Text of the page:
It has been a miserable month of Pirates baseball. Between the fight in Cincy, Josh Bell’s OPS going into free fall, barely getting anything back at the trade deadline, and, oh yeah, seven straight series losses, there’s been little to celebrate since the All-Star game. Starling Marte and Felipe Vazquez can keep their heads held high for how they have performed since the break, as can some of the younger kids. And, to a lesser extent, so can Chris Archer.
I did a little research on Archer and discovered he came to Pittsburgh about a year ago in some sort of trade. Interesting. I wonder if anyone has written anything about that trade. Regardless, he has some really ugly season stats. So ugly, in fact, that you might have missed he’s been pitching pretty well lately. All he had to do was take my advice and ditch his two-seam fastball. In the days leading up to his start against the San Diego Padres on June 22, Archer told Jacob Stallings he was not going to throw any two-seamers. He didn???t, and he turned in five innings of two hit, one run ball. He has not thrown a two-seamer (or sinker) since.
Since June 22, Archer has pitched to a 4.60 ERA and 4.78 FIP over eight starts. That???s a large enough sample size to get an idea of how he???s performed over roughly a quarter of the season, but small enough where one bad start- or even one bad inning- can throw off the data. Archer had such an inning on July 28, allowing six runs- five earned- in the first. He muscled through to give the Pirates five innings that day, but it was a lost cause. If you omit that one inning, Archer has recorded a 3.64 ERA since June 22. If you throw away the start as a whole, he has a 4.03 ERA since then. It may be cheating to cherry pick one blemish, but even if you look at all the warts, the peripherals have been much better.
His strikeout rate is trending up, going from 23.9% when the two-seamer was in the repertoire to 28.5%. That is within a fraction of a percent of his career best 2017 and 2015 strikeout clips. His whiff rate these last eight starts has been 13.6%- putting him back in line with his previous season totals. More whiffs, more strikeouts and a slight decrease in walks means his xwOBA has dropped from .381 to a better than league average .312. He’s been good for a month and a half. Try to forget what it took to acquire him. Having a good pitcher in the rotation is better than having a replacement level one.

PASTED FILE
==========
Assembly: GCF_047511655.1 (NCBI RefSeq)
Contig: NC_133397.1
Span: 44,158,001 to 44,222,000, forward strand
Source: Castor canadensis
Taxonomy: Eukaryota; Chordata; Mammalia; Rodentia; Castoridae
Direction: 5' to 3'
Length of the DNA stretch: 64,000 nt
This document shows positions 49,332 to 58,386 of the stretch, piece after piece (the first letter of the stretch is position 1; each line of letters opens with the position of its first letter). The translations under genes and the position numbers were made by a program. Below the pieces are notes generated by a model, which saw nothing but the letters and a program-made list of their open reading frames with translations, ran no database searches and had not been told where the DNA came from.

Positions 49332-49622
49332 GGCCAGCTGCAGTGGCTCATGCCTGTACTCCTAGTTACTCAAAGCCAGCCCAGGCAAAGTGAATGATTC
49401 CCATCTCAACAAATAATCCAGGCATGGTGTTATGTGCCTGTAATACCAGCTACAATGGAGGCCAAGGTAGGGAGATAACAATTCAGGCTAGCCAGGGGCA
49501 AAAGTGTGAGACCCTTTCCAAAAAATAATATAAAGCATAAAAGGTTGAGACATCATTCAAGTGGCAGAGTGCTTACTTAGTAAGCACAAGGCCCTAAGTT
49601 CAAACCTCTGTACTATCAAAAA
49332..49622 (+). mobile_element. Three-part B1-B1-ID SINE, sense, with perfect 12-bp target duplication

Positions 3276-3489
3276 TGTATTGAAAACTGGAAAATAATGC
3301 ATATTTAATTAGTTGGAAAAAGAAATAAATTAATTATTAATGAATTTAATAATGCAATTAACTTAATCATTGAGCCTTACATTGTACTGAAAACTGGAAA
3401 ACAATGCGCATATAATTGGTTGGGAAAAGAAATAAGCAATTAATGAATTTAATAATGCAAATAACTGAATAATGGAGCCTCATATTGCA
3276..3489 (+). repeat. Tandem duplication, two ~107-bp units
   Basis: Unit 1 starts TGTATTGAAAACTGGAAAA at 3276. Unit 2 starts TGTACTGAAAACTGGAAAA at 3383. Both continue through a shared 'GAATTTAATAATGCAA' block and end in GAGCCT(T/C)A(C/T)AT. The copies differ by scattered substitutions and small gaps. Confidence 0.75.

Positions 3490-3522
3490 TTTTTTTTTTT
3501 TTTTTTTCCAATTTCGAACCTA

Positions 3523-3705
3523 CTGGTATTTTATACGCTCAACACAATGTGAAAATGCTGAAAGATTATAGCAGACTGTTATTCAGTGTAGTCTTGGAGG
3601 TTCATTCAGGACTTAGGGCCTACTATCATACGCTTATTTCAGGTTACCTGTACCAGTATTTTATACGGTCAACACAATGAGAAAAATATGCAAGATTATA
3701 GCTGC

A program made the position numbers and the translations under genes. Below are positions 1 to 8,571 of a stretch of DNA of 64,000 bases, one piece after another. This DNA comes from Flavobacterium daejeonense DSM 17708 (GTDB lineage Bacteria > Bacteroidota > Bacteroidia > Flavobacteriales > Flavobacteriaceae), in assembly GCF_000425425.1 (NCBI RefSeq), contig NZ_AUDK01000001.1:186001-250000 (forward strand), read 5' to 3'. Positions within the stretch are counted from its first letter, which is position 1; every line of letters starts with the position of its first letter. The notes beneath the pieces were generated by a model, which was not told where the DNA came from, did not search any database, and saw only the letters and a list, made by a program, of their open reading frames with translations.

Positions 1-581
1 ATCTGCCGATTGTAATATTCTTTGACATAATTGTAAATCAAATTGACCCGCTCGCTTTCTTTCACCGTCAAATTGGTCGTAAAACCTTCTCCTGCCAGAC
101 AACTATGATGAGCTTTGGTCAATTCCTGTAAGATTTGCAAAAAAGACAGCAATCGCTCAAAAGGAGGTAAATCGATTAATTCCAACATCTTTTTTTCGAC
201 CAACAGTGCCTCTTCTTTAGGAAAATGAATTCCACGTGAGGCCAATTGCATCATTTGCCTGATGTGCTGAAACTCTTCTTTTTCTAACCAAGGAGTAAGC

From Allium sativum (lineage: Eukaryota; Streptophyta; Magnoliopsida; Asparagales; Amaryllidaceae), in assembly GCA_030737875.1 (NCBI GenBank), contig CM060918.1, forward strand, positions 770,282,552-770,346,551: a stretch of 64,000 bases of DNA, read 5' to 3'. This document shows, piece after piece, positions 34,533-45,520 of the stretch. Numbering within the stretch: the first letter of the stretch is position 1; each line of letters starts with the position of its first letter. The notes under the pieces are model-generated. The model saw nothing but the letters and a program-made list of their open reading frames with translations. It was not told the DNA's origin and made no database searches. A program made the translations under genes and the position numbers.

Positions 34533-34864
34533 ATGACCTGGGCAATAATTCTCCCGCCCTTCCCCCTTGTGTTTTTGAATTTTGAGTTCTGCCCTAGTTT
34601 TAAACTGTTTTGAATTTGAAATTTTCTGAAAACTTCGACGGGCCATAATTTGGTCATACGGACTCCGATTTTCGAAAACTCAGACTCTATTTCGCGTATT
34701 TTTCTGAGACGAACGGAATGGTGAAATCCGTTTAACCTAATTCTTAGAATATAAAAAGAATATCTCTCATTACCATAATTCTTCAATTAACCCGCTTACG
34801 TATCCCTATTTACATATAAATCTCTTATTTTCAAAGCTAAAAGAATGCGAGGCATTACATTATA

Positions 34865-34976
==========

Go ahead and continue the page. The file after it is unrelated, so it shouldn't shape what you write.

I’m not the first to talk about how Archer has been pitching better lately, but this isn’t the Chris Archer of old. He’s been getting his best results with his fastball. The improvement is undeniable. Compare his fastball results (both four and two-seam) before ditching the sinker vs. after.
It’s night and day. Not only was Archer’s two-seamer failing by itself, it seemed to have an effect on his four-seamer. He is benefiting from outpacing his expected stats, but his x-stats are still good across the board. It’s hard to argue with a 300 point drop in slugging percentage and a 170 point decrease in expected and actual wOBA.
To put some context for his fastball turnaround, let’s look at how he compares to other starters. Through June 21, 172 starting pitchers had at least 50 plate appearances end with a fastball. Archer had a .443 wOBA with his heaters at the time, putting him in 156th place. He was in the bottom 10% among major league starters. From June 22 through Aug. 3 (the last day available while I was writing), 176 starting pitchers have had at least 20 PA end with a fastball, and Archer’s .273 fastball wOBA is 18th best in that time frame. He’s gone from having a bottom 10% fastball to a top 10% fastball, at least in terms of results.
Of course, there are some caveats to his newfound fastball success. The most notable is location. He is going up in the zone more, which is good since he gets better whiff percentages there, but he also has hung more down the pipe.
On fastballs over the heart of the plate, Archer has gotten away with a .229 wOBA allowed. Going based on the quality of contact he has surrendered on pitches there, his estimated wOBA is nearly 100 points higher. That is unsustainable.
The other concern is while his fastball is arguably the best it has ever been, it has not elevated his other pitches. It’s been well documented that Archer’s slider has been diminishing for years. That continues to be the case in 2019, reaching the point of being downright average. I wrote in my first Archer piece that his sinker and slider played well off each other for a time. Losing the sinking fastball has not hurt his slider results, but it also has not helped (.304 xwOBA before, .305 since). How to get Archer’s slider back is the million dollar question. He got great results with it for years with a poor fastball. It seems logical that it should be doing better with an improved fastball to pair it with. The changeup has also regressed, but a few homers off hung pitches?? and small sample sizes may be the culprits.
I ended my first Archer piece by saying that while the 2015 Archer is most likely gone, the 2016-2018 Archer was not too far removed. Amazingly, all it took was for him to stop throwing the pitch he didn’t use from 2016-2018 to get back to his 2016-2018 form. The walks and home runs are alarming, but he’s getting weaker contact and more whiffs while letting fewer people touch home. He’s been a good pitcher since he went back to his old style of pitching. The Pirates may have given up an ace’s haul to get him, but after this season, having Archer be a good, not outstanding pitcher going forward sounds ok.